|Author:||Lumia (Authenticated as Lumia)|
|Date:||May 8, 2010 at 8:45:18 AM|
|Reply to:||Re: Legitimacy by mirfak|
It is not MY definition of legitimate, but Merriam Webster's definition and implies the concepts of "rule" and "standard".
The rules and the standards, different concepts, are determinated by the group of people who have the authority, in some European languages one academy, in other European languages a mass of educated speakers.
On the other hand "standard" and "legitimate" are not the same. One thing can be "legitimate" and not be "standard" (as in the case of old variants, dialectal variants... that doesn't break the rules but are not the common ones).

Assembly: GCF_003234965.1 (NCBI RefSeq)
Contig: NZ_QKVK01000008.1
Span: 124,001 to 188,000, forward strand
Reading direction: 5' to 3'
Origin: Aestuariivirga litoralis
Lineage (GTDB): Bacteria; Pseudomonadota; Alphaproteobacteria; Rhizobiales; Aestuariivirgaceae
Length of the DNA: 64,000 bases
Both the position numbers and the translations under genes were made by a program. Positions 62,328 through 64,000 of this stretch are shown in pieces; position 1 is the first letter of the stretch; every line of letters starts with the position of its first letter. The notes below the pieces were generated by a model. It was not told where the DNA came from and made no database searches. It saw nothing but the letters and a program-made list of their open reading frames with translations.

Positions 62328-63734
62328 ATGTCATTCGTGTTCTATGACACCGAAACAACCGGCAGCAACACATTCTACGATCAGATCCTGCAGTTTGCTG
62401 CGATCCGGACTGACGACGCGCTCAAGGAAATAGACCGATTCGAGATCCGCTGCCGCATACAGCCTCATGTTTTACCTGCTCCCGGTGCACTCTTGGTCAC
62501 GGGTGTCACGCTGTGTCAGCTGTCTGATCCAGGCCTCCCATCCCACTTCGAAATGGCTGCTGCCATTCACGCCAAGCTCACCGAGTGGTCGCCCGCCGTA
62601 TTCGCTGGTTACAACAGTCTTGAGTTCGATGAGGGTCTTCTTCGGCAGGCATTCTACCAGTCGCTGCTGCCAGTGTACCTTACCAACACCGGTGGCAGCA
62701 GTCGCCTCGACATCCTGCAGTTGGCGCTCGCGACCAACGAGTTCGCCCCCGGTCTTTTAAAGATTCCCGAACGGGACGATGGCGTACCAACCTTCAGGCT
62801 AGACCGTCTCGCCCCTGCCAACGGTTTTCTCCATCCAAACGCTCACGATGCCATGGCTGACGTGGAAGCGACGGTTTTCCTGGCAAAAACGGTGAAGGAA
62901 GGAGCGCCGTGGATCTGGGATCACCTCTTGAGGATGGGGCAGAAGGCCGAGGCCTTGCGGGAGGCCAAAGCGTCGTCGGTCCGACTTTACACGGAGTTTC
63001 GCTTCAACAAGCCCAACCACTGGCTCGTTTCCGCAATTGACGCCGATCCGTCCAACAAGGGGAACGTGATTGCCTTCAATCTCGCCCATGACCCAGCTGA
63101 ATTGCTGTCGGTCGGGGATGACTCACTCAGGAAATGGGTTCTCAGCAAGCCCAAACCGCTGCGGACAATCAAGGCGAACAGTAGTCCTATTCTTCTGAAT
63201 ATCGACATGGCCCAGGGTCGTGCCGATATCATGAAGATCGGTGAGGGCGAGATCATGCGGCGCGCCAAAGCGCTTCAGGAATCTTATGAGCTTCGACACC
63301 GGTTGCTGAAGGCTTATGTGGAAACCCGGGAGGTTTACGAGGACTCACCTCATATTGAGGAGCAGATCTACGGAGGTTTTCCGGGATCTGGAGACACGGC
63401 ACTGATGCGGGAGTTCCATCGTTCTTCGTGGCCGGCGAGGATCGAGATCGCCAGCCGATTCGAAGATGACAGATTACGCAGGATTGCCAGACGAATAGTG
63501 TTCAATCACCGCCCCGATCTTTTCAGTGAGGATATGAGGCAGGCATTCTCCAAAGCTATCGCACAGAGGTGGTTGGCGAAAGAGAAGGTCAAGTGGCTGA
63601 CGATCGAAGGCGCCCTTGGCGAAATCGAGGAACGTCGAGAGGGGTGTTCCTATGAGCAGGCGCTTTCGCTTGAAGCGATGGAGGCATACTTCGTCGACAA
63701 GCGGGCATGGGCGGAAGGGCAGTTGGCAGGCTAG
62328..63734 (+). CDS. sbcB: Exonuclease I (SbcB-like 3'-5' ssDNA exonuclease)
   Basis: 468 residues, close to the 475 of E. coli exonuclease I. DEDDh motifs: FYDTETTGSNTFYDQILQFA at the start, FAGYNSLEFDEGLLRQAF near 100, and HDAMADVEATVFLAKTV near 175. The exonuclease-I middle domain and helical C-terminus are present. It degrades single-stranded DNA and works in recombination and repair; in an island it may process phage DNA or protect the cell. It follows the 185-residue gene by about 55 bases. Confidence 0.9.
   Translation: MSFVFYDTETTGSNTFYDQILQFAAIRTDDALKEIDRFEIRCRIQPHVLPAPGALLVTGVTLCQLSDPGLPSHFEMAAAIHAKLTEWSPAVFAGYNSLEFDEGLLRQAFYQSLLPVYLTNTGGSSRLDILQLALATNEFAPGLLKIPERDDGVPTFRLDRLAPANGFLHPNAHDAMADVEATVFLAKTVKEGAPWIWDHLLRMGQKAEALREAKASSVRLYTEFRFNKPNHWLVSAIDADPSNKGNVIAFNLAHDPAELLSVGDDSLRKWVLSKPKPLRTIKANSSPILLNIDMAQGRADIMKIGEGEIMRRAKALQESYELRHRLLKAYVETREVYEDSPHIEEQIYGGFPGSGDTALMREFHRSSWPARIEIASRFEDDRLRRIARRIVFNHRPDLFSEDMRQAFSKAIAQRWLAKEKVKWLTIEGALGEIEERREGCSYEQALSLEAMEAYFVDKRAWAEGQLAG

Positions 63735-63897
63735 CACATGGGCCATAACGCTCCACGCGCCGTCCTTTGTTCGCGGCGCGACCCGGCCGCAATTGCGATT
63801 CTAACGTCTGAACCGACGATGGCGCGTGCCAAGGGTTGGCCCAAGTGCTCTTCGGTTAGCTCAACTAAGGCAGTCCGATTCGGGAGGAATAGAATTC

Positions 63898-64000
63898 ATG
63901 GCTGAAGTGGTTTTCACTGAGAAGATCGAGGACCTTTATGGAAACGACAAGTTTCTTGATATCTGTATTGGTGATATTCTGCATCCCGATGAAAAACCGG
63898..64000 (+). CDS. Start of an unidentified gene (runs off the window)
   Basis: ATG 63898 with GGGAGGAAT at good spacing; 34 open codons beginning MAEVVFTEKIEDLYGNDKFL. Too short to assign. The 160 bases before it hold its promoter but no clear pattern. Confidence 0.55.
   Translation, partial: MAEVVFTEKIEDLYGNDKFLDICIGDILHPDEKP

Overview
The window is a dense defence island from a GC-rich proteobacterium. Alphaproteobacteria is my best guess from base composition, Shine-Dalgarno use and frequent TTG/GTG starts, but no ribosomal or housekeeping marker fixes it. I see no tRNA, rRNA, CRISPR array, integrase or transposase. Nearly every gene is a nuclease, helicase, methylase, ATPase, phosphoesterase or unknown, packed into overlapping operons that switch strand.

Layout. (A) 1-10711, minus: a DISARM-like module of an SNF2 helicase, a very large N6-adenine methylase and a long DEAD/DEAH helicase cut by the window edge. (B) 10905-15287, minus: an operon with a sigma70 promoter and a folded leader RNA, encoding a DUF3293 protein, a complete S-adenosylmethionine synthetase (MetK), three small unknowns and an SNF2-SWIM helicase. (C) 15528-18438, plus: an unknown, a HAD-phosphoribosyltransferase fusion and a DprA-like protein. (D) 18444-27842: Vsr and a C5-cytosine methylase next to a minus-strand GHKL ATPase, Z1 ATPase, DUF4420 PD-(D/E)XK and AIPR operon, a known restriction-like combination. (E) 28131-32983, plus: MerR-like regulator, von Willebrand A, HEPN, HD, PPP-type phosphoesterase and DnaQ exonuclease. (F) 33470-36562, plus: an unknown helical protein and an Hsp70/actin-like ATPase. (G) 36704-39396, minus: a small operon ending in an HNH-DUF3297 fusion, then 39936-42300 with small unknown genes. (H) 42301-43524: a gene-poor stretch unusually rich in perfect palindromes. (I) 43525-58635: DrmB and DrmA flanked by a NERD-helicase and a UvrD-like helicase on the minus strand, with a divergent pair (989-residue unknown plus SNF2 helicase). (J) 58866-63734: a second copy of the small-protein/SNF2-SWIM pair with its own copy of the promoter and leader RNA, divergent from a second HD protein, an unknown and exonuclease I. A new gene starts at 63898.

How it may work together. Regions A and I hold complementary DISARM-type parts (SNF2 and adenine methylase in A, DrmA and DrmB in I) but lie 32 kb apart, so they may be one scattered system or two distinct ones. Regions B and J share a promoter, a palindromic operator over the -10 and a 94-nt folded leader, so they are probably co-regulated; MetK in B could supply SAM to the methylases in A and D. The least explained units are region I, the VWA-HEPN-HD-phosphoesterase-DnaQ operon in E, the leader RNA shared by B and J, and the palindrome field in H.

In the example, if the subgroup using Qameron achieve that this spelling is not seen as odd / my-parents-are-illiterate-who-don't-know-how-to-spell / put any negative connotation and lecture associated to the spelling (that is why used "succeed") and Qameron become a substantially uniform and well established by usage in writing of the educated and widely recognized as acceptable spelling (that is, "standard spelling"), the English spelling rule would vary (from "Q can't precede A without a U" to "Q can represent the sound [k] directly before A") and the name [Qameron] would become legitimate (the spelling will be conformed to the rule, that will affect other words and names).
The use of "legitimate" in relation to names is relevant to English speakers. Googling "legitimate names" gives 17,800 results, "legitimate name" 59,500 results, "legit names" 930 and "legit name" 25,300; many of them, from the US, where any name can be legal.
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